Leading the transition to the circular economy

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Setting the scene

For decades, global consumption has been built on a ‘take-make-dispose’ model. But now, forward-thinking organisations are adopting ‘circular’ solutions. The circular economy seeks to keep products and materials in use for as long as possible, minimising the amount used, extending their lifespan, and maximising reuse and recycling of waste. 

All businesses need to adapt to this move to circular solutions, and PwC is leading the way, both within its own business and by helping clients going circular.

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“If one man's trash is another man's treasure, leaving a product to end up in landfill is the equivalent of burying treasure and losing the map.”

Jan Willem van den Beukel, PwC’s Global circular economy lead for Sustainability

How we helped

For several years, PwC UK has been applying circular principles to the materials it uses in its business, including energy, water, food, paper, electricals, textiles and more. In 2012, the firm went ‘zero to landfill’, before working to get as close as possible to its aspirational, 2017 goal of ‘100% reuse or recycling’ - putting in place the best possible end-of-life solutions for all waste streams. Next, as it enters the third phase of its transition, PwC UK is engaging suppliers to find products or services that are designed specifically be enable the circular economy. Meanwhile, PwC Netherlands aims to have a net zero carbon footprint and a fully circular way of working by 2030. Such actions have helped PwC become a circular economy pioneer with experience of putting the ideas into practice, so it can share the lessons learned with others and accelerate change at a market level.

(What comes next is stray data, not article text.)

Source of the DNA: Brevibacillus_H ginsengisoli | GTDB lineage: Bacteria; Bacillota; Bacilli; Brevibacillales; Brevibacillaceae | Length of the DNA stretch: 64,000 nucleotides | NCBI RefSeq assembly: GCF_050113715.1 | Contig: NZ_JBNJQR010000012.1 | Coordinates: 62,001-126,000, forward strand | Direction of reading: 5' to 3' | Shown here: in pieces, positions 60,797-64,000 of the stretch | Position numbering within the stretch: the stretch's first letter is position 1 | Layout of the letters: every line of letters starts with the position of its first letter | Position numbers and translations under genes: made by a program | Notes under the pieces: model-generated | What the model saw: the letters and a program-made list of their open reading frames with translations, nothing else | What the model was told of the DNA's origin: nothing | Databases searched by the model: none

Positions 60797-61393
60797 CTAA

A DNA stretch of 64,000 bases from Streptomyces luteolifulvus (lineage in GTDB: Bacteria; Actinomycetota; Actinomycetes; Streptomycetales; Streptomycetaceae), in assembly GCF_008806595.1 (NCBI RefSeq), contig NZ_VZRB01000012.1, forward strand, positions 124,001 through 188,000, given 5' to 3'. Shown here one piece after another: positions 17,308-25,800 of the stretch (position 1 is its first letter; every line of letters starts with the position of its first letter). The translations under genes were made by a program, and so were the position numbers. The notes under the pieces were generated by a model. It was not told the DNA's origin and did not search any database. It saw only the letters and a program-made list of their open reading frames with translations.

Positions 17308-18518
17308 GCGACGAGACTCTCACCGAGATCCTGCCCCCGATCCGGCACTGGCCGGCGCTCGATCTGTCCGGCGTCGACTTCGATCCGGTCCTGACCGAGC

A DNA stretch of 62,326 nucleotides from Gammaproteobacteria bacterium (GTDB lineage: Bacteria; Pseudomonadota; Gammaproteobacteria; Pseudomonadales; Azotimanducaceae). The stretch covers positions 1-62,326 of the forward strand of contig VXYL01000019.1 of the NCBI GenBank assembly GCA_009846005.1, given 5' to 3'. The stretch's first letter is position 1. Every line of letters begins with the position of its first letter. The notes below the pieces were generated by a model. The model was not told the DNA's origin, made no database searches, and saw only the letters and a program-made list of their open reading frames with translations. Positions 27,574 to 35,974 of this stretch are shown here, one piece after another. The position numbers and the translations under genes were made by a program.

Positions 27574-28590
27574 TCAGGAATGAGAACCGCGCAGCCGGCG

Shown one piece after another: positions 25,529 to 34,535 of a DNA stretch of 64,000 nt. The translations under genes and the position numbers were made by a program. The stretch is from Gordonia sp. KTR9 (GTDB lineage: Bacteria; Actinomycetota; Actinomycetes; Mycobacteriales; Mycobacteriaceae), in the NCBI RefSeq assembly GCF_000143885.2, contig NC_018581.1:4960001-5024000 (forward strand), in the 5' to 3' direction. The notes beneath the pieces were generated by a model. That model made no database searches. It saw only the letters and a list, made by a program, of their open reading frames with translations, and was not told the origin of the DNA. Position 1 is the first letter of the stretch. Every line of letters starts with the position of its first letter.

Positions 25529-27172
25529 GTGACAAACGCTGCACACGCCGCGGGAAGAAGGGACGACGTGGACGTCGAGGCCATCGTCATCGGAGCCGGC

At the same time, we’re helping clients embrace and capitalise on circular business models, often by harnessing the power of technology in what is commonly called the fourth industrial revolution or ‘Industry 4.0’. Technologies such as the Internet of Things, data analytics, robotics and 3D printing are major enablers of circular strategies, and we’re actively applying these technologies with clients, yielding great results. In addition, PwC’s skills in natural and social capital accounting enable clients looking to design more circular products to accurately measure the economic and environmental impacts of different options, and make informed decisions about the trade-offs between them. 

“Applying circular economy thinking is a win-win. It's not only good for our people and the planet, it makes commercial sense too.”

Bridget JacksonHead of Corporate Sustainability, PwC UK

Impact

PwC UK has delivered tangible environmental improvements by ‘going circular’. The UK firm estimates that it has also saved almost £29m over the past decade through reductions in energy, paper and water use. It has virtually eliminated landfill since 2012, and now recycles or reuses over 90% of all materials in the business, reducing costs as well as its carbon, water and raw material footprint. Meanwhile, staff have found PwC's actions inspriational, so 'going circular' is delivering pride in working for a responsible business leader.